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Saturday, January 15, 2011

Africa is Where the 80's Came to Die

Although Jessica may have been the one who said it, I don't disagree with the statement.

Thursday was another day spent in town, and since we weren't supposed to go back into the field until Friday, we had the chance to hang around for the much acclaimed Kisoro market day. Market day is a biweekly event where merchants stream across the border from Congo in multitudes to try and sell all their crap for higher prices in Uganda.

The market itself is located on the far edge of town, and when in full swing, becomes a maze of people selling all sorts of crap like you couldn't believe. You know all those good will donations that you are making back in North America? Well, they're selling them here to anyone with a pulse and a roaming eye for irrelevance. I eluded to the local dress code in a previous post, and in particular to the prevalence of neon windbreakers. Well it appears that as we have started cleaning the 80's clothing out of our deepest, darkest storage areas, impoverished Africans are selling them to slightly less impoverished Africans to keep the decade alive - a mere 30 years later.

Tacky bowling shirts, tees from Superbowl twenty through thirty five and fine dress apparel are handily available - one traveler even managed to get his hands on an oversize 'Mountain Search and Rescue jacket" right from the heart of the United States. When I first got here and walked through the less transitory markets, I wondered how some of this stuff got here, but this market took it to a whole other level.

Meanwhile, back in the forest... Even though Wednesday was Darja's day to go into the woods, she was sick, and as a result unable to make it. We hadn't planned to be up there as we figured she would go, and went into Kisoro Tuesday night, resulting in none of us entering the woods with the standard tracker, ranger, and field assistant. It is no surprise then that they saw no less than 39 monkeys, 10 water buffalo, a viper, a rare three horned chameleon and a full grown silver back gorilla that had come up from the Congo. Conversely, Friday morning we saw about eight monkeys in 4 hours. Ha, ha, ha.

Thursday night was a lively affair, featuring us going to a local 'restaurant' where we got some of the best pork ever. Pig around here is pretty rare and as a result there isn't a lot of game in town. There is one place however that cooks a pig a day (if they can get it), and by god they do it right. We went at about three, on our way to market, and reserved five kilos to be shared among the six of us (2 Brits, our Slovenian coworker, and a Swede along with Jess and myself). At eight, we came back for the feast. They spend the majority of the afternoon smoking the pig, and then when it is time to eat, they quickly boil then fry it. The end result is some of the best pork I've ever tasted.

Served on a large metal tray, the food is brought out among a greasy array of potatoes and cabbage and requires you dig into the plate with your hands as if it were some kind of medieval feast. When we combined this with the altitude and strong Ugandan beer, it was the precursor to a great, but messy, night. After food we headed to one of the local div-, er, clubs and rounded out our night with more beer and dancing. Unfortunately we paid for this the next morning. As we needed to get back up to the park for 7:30, our punishment was bodha bodhas at dawn.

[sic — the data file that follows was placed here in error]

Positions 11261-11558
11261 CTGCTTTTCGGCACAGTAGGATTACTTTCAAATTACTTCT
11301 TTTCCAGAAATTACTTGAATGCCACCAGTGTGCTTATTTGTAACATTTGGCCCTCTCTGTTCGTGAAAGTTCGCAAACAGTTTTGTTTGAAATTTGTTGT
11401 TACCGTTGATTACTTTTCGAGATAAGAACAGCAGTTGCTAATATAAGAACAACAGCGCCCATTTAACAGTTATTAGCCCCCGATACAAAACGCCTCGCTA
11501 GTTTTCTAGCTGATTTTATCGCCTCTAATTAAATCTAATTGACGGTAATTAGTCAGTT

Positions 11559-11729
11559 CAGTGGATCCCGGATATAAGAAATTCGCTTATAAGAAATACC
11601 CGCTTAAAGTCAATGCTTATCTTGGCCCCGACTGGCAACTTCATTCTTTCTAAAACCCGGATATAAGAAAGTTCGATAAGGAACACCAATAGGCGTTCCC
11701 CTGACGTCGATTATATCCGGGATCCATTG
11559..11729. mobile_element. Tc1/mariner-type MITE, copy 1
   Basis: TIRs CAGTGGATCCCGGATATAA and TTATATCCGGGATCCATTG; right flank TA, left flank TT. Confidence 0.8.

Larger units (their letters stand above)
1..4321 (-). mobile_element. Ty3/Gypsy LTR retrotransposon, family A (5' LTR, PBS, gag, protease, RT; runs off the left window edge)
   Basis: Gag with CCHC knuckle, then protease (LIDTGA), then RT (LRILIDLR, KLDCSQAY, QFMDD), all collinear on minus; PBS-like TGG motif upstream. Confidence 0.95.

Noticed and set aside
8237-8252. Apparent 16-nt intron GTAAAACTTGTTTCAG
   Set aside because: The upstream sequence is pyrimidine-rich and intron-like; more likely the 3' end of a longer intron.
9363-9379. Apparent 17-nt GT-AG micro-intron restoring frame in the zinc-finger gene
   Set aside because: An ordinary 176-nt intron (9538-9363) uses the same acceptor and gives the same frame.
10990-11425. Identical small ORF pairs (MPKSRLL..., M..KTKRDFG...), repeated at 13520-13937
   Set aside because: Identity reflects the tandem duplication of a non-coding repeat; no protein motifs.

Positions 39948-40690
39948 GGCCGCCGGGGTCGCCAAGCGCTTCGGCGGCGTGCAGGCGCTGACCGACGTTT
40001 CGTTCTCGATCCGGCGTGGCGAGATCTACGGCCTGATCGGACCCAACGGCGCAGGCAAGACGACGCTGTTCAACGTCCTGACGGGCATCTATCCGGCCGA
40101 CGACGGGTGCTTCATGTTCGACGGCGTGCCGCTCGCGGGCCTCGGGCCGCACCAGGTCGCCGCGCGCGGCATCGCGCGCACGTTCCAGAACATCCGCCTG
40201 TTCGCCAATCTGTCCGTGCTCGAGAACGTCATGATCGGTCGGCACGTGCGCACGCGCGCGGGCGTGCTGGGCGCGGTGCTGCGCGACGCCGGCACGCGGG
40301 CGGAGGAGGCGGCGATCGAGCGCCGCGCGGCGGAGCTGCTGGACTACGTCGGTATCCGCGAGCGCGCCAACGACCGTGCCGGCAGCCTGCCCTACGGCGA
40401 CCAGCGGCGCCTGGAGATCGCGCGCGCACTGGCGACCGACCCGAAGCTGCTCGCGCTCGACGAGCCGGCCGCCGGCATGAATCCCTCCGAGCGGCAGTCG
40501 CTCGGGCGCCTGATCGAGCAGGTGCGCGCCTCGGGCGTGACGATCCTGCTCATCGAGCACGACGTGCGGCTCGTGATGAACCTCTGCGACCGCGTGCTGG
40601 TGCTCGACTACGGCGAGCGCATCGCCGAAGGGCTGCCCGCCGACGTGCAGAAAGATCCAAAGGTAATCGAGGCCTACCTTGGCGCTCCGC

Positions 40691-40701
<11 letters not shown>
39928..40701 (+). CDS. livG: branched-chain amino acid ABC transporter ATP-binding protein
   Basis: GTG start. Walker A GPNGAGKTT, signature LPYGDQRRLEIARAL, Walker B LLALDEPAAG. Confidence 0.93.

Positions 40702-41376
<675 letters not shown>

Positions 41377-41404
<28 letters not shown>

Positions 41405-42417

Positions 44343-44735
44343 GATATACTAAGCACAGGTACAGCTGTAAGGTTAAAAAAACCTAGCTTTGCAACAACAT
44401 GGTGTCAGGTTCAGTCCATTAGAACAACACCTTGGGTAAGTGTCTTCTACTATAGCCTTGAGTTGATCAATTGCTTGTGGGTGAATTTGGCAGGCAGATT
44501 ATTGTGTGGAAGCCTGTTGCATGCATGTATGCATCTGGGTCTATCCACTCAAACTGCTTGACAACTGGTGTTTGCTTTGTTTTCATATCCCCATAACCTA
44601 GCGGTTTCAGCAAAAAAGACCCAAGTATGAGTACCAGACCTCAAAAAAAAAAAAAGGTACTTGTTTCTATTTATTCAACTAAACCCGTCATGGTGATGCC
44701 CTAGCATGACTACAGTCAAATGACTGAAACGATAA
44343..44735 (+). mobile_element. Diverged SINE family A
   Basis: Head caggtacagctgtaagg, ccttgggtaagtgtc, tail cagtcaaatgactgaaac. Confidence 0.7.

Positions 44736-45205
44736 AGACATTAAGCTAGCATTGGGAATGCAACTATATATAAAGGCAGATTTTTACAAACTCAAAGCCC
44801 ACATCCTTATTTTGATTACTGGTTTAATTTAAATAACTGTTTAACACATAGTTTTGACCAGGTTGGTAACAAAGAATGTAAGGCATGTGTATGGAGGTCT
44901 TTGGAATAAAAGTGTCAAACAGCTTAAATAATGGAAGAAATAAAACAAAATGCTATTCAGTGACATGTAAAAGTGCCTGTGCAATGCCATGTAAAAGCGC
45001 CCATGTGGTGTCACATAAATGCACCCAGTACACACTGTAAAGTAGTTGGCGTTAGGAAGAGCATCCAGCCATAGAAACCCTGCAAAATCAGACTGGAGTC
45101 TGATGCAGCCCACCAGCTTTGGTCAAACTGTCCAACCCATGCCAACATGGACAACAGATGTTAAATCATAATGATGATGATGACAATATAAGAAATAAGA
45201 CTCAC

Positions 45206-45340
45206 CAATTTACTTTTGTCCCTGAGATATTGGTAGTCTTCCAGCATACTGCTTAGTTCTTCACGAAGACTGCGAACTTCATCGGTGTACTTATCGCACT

Now my first bodha bodha ride was less than savory, and featured me getting both slapped by a local and falling off (not related incidents) - but at least that time it was downhill, I wasn't slightly hungover or awake at an ungodly hour. True to form, about ten minutes into the cold morning ride my bodha's tire got a puncture. Right? RIGHT? Unfortunately for Jessica, it meant I had to share hers and I think it may have been the worst ride of her life. She was already a wreck and I think this ride was the finisher - by the time we hit the woods she was a zombie.

After the field, and an afternoon of sorta sleeping, we actually decided to head back into town. Although this meant another ride on those hellish motorcycle taxis, it went a lot smoother. Since it was mostly down hill, and I seemed to have lucked into getting a big one, the ride was smooth and uneventful. Furthermore, I picked up this horrid pseudo-backpack that has the footy player Ronaldo on it - making the carrying of my stuff on the bike a dream.

Friday was another sloppy evening, as it was a party to say goodbye to one of the long time volunteers here. I mentioned briefly before that there was a Swede. Sam, who had been volunteering here for seven months, was helping to set up a micro loan program for local start up projects. Seven months is a long time, very impressive.

Jess and I tried to get up for the boda bodas again, but as 6:30 came and went, the idea of riding up the hill to spend 5 hours in the forest became less and less appealing. As a result I was sent out to essentially tell the taxis to bugger off (with a little cash incentive to make parting easier). I do believe that we will try again tonight to make the trip up, although I do find it rather hard to ever get enthused for bumpy, uncomfortable motor cycle torture. It is a special kind of rape, because once they're done assaulting you, they have the gall to ask for money.

Thanks for reading,

Much Love,


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